Managing Sobriety Over the Holidays

Holiday Madness

Halloween, Thanksgiving, Hanukkah, Advent, Christmas, Kwanzaa, and New Year’s Eve are just a few of the holidays celebrated in the US during the two-month period from October 31st to December 31st. All of them are laden with expectations – our own, our family’s, and whatever the cultural norms are for any given holiday. Maintaining your sobriety during the holiday season is a challenge to put it mildly.

Maintaining sobriety during the holidays is a victory, especially if this season is triggering for you. Staying sober and taking care of yourself is the ultimate act of rebellion against everything that caused you to seek comfort in the substance with which you had an unhealthy relationship. You can maintain your progress in managing the illness that almost won, but you have to have a plan to do so.

Achievement Level Maintained

Having a plan in place, and maybe even plans A, B, and C available, may be the most effective way to manage your sobriety during this potentially frenetic season. Let’s look at some ways that you can care for yourself:

  • If you know an event will be especially triggering, skip it. A headache, strained muscle, or an unexpected work deadline will allow you to avoid a dreaded event or family member.
  • If the substance that is your Achilles heel will be prevalent at an event, you can choose not to go or to take a support person with you.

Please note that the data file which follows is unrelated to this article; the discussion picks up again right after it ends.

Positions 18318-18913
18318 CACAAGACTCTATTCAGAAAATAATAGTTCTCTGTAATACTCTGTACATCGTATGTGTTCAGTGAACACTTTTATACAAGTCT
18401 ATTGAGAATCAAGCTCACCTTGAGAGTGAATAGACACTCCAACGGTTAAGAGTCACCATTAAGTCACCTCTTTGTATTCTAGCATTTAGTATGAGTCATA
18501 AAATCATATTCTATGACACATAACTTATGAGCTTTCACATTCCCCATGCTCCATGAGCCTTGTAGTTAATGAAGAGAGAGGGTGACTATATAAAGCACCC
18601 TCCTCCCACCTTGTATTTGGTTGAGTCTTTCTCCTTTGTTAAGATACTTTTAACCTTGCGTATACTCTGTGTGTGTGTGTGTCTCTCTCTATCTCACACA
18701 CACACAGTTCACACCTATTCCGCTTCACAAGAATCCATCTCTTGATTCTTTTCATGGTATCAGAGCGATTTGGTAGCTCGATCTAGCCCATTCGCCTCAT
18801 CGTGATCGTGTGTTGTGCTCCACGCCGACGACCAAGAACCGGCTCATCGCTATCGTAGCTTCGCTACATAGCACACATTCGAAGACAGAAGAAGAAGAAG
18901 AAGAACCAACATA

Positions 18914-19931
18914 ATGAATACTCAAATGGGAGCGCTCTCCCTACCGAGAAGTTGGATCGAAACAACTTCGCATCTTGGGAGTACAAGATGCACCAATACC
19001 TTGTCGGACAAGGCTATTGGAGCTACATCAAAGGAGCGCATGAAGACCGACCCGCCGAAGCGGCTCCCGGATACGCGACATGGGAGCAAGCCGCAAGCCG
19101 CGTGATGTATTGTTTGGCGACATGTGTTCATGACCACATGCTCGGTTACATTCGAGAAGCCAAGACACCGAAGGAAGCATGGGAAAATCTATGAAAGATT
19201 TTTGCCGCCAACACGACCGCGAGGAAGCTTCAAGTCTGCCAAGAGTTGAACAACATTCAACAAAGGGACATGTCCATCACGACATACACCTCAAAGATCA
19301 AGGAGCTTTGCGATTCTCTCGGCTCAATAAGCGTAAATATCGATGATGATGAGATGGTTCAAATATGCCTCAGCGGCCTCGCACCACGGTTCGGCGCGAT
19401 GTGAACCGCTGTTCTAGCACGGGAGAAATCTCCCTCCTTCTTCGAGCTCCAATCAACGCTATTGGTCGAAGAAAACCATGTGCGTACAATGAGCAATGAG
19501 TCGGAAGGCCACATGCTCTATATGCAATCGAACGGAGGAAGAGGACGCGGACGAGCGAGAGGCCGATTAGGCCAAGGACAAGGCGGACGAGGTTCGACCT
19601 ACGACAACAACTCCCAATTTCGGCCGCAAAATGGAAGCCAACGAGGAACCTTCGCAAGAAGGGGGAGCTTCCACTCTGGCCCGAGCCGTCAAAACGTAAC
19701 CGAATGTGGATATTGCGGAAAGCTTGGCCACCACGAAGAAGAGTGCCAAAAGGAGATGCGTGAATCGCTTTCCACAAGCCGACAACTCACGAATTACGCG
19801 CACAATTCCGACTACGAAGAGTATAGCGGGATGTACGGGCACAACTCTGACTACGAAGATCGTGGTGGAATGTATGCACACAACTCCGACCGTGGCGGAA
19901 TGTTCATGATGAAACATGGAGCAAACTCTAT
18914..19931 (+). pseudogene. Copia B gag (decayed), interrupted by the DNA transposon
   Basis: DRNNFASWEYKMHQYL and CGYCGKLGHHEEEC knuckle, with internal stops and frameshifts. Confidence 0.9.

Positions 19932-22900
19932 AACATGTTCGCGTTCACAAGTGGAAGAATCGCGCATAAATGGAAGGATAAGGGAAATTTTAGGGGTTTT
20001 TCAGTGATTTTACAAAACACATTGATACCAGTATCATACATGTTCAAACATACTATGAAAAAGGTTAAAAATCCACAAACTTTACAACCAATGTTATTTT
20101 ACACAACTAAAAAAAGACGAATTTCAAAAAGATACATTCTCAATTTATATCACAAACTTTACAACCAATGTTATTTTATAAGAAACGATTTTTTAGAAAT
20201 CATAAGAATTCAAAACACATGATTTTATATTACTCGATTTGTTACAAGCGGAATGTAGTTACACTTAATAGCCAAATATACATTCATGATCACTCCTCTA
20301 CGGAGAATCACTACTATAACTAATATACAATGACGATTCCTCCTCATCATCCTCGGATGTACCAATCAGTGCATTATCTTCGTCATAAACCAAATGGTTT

• Make sure your support system is firmly in place. A sponsor, therapist, trusted friend or confidant are examples of people who are all on your side, rooting for you to stay sober.
  • Practice extra self-care. Eat well, exercise, meditate, or journal more frequently than normal.
  • Create joyful experiences for yourself. Choose a movie to watch every night of the season, get a new book in which you can immerse yourself, listen to your favorite or a new musical artist, take a walk and enjoy the holiday decorations in your neighborhood.
  • Set boundaries. Create a scenario in your head around relationships or interactions you find stressful. Script your responses to words or events that are likely to trigger you.
  • Make an exit plan. If you have to be in a situation that has the potential to be difficult, make a plan to leave it. For example, you can arrange to send a text to a friend or sponsor. When they receive it, they can call and express an immediate need, giving you a reason to leave the difficult situation.

Most importantly, if you have an underlying mental health condition, maintaining your treatment plan is imperative. Many people in recovery have coexisting mental health conditions, including:

  • Depression
  • Anxiety
  • ADHD
  • Bipolar disorder

Maintaining your medication protocol and seeing your mental health clinician as scheduled are two critical elements of maintaining your sobriety over the holidays.

Support During the Holidays and Beyond

Meisel NP Psychiatry is located in the Park Slope area of Brooklyn, NY. We also provide support and treatment to those living in other areas of New York city, New York state, New Jersey, and Connecticut. We provide diagnosis and evaluation, therapy, and medication management for people of all ages and we provide care for the LBGTQIA+ community in a safe space. Contact us at 740-777-6184 or [email protected] so we can help you manage your sobriety and maintain your achievement level.

Disclaimer: The information contained here was not written by a medical doctor and is intended for informational purposes only. This is not a substitute for medical advice.

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